Professor of Law & Professor of East Asian Languages and Civilizations
Teemu Ruskola is an interdisciplinary legal scholar whose work addresses questions of legal history and theory from multiple perspectives, comparative as well as international, frequently with China as a vantage point.
Ruskola is the author of Legal Orientalism: China, the United States, and Modern Law (Harvard University Press, 2013), co-author of Schlesinger’s Comparative Law (Foundation Press, 2009), and author of numerous contributions to law reviews, from the American Journal of Comparative Law to the Yale Law Journal. He is also co-editor (with David L. Eng and Shuang Shen) of a special double issue of the journal Social Text on “China and the Human.”
Ruskola is currently working on two book projects. The Unmaking of the Chinese Working Class: A Brief History of Inequality in China analyzes the ongoing reorganization of rural and urban capital in China, marking a transition from a politically enforced inequality between city and country to a legally structured inequality between the rich and the poor. Ruskola’s second project, China, For Example: China and the Making of Modern International Law, investigates the history of the introduction of Western international law into China, and the implications of that process for the theory and politics of international law.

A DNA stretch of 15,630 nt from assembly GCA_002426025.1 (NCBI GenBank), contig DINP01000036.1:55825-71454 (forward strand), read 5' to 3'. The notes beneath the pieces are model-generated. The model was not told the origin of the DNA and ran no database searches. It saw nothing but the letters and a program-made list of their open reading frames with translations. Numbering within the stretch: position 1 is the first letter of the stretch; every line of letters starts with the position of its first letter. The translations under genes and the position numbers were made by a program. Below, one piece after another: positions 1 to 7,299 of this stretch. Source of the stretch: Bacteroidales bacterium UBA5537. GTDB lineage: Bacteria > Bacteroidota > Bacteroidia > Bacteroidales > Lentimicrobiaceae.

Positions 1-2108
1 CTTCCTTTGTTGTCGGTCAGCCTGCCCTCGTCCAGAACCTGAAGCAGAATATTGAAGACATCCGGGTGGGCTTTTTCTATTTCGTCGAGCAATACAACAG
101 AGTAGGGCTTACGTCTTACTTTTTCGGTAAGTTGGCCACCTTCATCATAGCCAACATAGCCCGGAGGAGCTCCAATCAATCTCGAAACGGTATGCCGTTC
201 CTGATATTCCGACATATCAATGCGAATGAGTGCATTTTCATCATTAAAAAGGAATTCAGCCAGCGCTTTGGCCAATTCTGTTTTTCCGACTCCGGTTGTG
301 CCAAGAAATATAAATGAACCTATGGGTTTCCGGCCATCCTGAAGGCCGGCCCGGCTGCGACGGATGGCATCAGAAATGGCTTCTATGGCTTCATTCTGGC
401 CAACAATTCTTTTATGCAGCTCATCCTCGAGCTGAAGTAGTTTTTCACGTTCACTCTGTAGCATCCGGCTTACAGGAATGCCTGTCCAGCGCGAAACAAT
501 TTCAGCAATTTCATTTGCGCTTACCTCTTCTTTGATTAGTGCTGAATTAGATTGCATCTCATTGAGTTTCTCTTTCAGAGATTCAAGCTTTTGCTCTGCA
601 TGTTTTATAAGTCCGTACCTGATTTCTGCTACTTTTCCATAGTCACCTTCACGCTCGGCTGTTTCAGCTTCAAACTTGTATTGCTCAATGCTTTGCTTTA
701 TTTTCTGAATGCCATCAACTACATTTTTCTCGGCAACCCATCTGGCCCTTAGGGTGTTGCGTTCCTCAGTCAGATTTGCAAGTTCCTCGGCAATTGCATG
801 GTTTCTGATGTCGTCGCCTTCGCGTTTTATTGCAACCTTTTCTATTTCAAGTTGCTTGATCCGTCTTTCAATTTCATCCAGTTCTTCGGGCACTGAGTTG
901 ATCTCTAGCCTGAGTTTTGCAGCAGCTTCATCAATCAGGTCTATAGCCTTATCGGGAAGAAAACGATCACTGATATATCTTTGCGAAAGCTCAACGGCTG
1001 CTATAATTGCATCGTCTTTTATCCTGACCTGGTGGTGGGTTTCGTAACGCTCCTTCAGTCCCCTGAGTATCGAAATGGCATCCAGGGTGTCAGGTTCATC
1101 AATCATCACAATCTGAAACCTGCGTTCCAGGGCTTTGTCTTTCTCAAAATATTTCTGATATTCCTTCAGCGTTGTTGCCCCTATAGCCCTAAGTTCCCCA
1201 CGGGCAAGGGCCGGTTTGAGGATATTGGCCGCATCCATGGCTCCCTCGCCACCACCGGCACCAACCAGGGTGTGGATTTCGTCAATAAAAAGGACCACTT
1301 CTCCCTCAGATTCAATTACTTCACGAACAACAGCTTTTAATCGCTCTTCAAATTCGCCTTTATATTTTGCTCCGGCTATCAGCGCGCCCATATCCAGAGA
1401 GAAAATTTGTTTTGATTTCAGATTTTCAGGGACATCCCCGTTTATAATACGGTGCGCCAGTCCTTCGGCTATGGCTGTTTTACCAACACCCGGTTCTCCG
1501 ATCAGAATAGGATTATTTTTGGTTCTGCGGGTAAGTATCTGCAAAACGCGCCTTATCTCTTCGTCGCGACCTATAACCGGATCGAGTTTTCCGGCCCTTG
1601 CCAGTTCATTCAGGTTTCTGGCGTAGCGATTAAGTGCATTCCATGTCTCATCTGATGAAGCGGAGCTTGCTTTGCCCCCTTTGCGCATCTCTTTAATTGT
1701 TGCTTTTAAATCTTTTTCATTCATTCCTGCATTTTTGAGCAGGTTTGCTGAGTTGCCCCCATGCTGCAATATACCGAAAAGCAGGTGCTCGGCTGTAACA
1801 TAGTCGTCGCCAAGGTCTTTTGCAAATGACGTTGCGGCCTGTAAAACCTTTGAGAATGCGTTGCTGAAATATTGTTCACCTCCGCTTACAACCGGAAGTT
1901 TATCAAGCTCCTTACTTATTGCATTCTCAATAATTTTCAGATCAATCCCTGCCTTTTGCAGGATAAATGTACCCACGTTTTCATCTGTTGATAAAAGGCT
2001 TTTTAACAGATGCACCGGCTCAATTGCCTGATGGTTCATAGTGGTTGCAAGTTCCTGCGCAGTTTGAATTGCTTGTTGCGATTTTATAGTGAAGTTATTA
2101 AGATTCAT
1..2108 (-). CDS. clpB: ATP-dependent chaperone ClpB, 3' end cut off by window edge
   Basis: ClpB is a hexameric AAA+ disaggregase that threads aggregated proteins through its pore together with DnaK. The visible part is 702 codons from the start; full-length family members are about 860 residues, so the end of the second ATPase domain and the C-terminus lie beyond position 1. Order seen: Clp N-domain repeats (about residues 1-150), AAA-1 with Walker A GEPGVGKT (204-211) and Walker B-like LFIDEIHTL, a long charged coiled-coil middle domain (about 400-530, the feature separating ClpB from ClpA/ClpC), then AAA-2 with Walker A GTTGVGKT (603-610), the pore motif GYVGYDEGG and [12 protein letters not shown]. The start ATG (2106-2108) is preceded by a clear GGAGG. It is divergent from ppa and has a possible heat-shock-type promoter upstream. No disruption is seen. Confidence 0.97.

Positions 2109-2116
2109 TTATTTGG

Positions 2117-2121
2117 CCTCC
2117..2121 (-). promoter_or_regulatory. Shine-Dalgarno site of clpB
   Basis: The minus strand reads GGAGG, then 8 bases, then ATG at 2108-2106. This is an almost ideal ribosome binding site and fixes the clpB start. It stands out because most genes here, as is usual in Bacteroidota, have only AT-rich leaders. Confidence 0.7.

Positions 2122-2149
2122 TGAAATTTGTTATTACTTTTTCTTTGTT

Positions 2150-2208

Ruskola is an elected member of the International Academy of Comparative Law. He has received several national and international awards, including fellowships at the Helsinki Collegium for Advanced Studies (Visiting Fellow, 2015-16), the Institute for Advanced Study in Princeton (School of Historical Studies, 2014-15; School of Social Science, 2008-09), the American Council of Learned Societies (Munro Fund for Chinese Thought, 2014-15; Charles A. Ryskamp Research Fellowship, 2002-03), and Princeton University (Law and Public Affairs Fellowship, 2006-07).
Ruskola received undergraduate and graduate degrees in East Asian Studies from Stanford University and his JD from Yale University. Before entering academia, he worked as an associate at Cleary Gottlieb Steen & Hamilton, in New York and Hong Kong. Prior to joining Penn he was the Jonas Robitscher Professor of Law at Emory University. He has been a visiting professor at Cornell Law School, Georgetown University Law Center, and the Woodrow Wilson School of Public and International Affairs at Princeton University, among other places.